Every year, even in areas that experience chilly temps for months, it seems like pests are getting more numerous and ferocious. From scary ticks to biting flies to swarm-happy mosquitoes, each bout of warm, muggy days seems to make the problem a little worse than the time before.
It’s not your imagination. It’s not even your geography. It’s climate change.
Climate change is creating havoc when it comes to pest growth. And here are some major reasons why:
As temps increase, pests thrive
When temperatures rise, as they have been with climate change, it makes the winters warmer and milder. That’s good news for people who hate the deep chill, but it’s really great news for bugs, because it means they’ll survive through the winter and spend those months reproducing.
Also trending upward is pest body temperature. The hotter those buggers get, the more energy they need. That means eating a lot more than they did in the past. That’s already a huge problem for agriculture and it’s likely to become even worse in the near future. Even two degrees of global warming could double the amount of wheat currently lost to pests, for example. That’s projected to happen within just a few decades.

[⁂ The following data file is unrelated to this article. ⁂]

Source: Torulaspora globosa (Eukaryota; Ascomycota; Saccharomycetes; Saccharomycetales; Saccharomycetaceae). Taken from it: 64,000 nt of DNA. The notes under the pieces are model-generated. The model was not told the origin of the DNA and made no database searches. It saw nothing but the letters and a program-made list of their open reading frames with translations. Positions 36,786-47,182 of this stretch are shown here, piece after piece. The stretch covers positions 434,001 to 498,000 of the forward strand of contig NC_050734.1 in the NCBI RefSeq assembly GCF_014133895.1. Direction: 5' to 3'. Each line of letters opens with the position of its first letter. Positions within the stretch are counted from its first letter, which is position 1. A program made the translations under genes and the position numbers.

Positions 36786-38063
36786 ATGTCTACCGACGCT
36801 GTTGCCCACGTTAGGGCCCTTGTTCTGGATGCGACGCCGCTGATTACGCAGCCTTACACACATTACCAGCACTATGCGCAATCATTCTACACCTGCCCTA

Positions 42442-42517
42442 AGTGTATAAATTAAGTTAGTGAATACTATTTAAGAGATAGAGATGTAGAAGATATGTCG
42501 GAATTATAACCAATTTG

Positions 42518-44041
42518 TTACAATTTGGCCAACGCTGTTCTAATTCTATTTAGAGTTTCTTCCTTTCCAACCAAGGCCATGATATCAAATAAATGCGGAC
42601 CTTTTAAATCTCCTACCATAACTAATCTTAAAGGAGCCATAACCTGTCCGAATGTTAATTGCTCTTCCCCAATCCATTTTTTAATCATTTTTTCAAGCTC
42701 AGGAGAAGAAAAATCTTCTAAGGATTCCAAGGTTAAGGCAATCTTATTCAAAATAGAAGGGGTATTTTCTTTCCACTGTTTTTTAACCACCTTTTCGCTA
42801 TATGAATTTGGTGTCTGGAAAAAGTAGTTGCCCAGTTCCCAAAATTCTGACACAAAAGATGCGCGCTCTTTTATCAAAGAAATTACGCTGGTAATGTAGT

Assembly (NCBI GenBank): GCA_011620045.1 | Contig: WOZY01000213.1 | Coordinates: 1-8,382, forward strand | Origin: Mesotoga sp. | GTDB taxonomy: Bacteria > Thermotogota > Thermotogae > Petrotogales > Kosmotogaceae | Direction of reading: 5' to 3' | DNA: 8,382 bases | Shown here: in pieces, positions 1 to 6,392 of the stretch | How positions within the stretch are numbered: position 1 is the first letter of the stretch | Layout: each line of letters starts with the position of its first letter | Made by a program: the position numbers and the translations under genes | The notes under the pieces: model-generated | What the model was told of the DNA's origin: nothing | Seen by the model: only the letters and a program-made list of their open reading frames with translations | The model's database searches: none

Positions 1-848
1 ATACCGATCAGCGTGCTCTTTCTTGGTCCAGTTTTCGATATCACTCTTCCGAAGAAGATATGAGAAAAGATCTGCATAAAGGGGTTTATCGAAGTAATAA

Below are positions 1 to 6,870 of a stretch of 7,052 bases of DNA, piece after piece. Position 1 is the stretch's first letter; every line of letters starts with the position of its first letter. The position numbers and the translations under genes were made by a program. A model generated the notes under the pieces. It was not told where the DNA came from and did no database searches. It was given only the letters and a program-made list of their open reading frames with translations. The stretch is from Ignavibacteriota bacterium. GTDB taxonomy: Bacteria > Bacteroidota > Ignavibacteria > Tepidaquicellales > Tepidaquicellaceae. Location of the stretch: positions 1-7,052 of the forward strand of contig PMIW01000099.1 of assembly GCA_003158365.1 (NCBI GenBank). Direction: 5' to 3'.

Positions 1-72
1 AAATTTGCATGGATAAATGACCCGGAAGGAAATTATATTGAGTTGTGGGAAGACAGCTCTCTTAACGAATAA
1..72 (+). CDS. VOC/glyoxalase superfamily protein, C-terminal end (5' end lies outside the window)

Another significant problem because of those warmer winter months is the survival of ticks, according to the Centers for Disease Control. Much like other kinds of bugs, that gives ticks greater opportunity to breed, find hosts like deer (and pets, people and livestock), and expand into more areas where ticks hadn’t been a problem before.
Flooding brings its own big problems
Heat and humidity are only one part of climate change. There are other effects as well, such as heavier, almost-monsoon-like rains and ample hurricanes. This happens in part because of warmer sea surface temperatures. When you’ve got plenty of standing water and then a spike in humidity, mosquitoes thrive and breed.
Because of that, scientists are predicting that disease-spreading mosquitoes will have even greater reach than before, especially in densely populated urban areas. While illnesses like dengue, Zika, and yellow fever may seem like a danger only to those who travel to certain countries, they could become so common that nearly half the population would be threatened.
This is all troubling, especially when we’re talking about serious disease and food system issues. But maybe all this should galvanize us to work together with more commitment toward making climate change reversal into a top priority. And, in the meantime, use some natural products to eliminate those pests around you without
Think globally, knock out pests locally—and consciously with Aunt Fannie’s Pest products.
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